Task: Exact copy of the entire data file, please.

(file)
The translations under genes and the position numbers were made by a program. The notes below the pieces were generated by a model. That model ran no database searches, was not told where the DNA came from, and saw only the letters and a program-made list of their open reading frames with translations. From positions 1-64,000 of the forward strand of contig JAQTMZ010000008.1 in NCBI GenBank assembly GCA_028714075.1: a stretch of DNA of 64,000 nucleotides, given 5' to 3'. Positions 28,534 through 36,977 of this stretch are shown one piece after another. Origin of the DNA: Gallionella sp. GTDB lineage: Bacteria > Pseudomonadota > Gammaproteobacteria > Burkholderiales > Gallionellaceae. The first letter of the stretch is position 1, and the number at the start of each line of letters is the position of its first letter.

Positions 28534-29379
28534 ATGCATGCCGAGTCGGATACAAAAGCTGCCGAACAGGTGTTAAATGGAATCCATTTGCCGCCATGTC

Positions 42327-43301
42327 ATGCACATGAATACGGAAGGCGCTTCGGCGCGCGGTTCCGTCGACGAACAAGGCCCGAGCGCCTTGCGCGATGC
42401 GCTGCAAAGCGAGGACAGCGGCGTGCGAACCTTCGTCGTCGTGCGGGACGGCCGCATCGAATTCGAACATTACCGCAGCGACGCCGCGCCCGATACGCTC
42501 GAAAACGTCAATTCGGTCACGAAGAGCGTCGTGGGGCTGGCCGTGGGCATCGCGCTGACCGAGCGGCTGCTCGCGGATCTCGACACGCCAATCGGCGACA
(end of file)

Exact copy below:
The translations under genes and the position numbers were made by a program. The notes below the pieces were generated by a model. That model ran no database searches, was not told where the DNA came from, and saw only the letters and a program-made list of their open reading frames with translations. From positions 1-64,000 of the forward strand of contig JAQTMZ010000008.1 in NCBI GenBank assembly GCA_028714075.1: a stretch of DNA of 64,000 nucleotides, given 5' to 3'. Positions 28,534 through 36,977 of this stretch are shown one piece after another. Origin of the DNA: Gallionella sp. GTDB lineage: Bacteria > Pseudomonadota > Gammaproteobacteria > Burkholderiales > Gallionellaceae. The first letter of the stretch is position 1, and the number at the start of each line of letters is the position of its first letter.

Positions 28534-29379
28534 ATGCATGCCGAGTCGGATACAAAAGCTGCCGAACAGGTGTTAAATGGAATCCATTTGCCGCCATGTC

Positions 42327-43301
42327 ATGCACATGAATACGGAAGGCGCTTCGGCGCGCGGTTCCGTCGACGAACAAGGCCCGAGCGCCTTGCGCGATGC
42401 GCTGCAAAGCGAGGACAGCGGCGTGCGAACCTTCGTCGTCGTGCGGGACGGCCGCATCGAATTCGAACATTACCGCAGCGACGCCGCGCCCGATACGCTC
42501 GAAAACGTCAATTCGGTCACGAAGAGCGTCGTGGGGCTGGCCGTGGGCATCGCGCTGACCGAGCGGCTGCTCGCGGATCTCGACACGCCAATCGGCGACA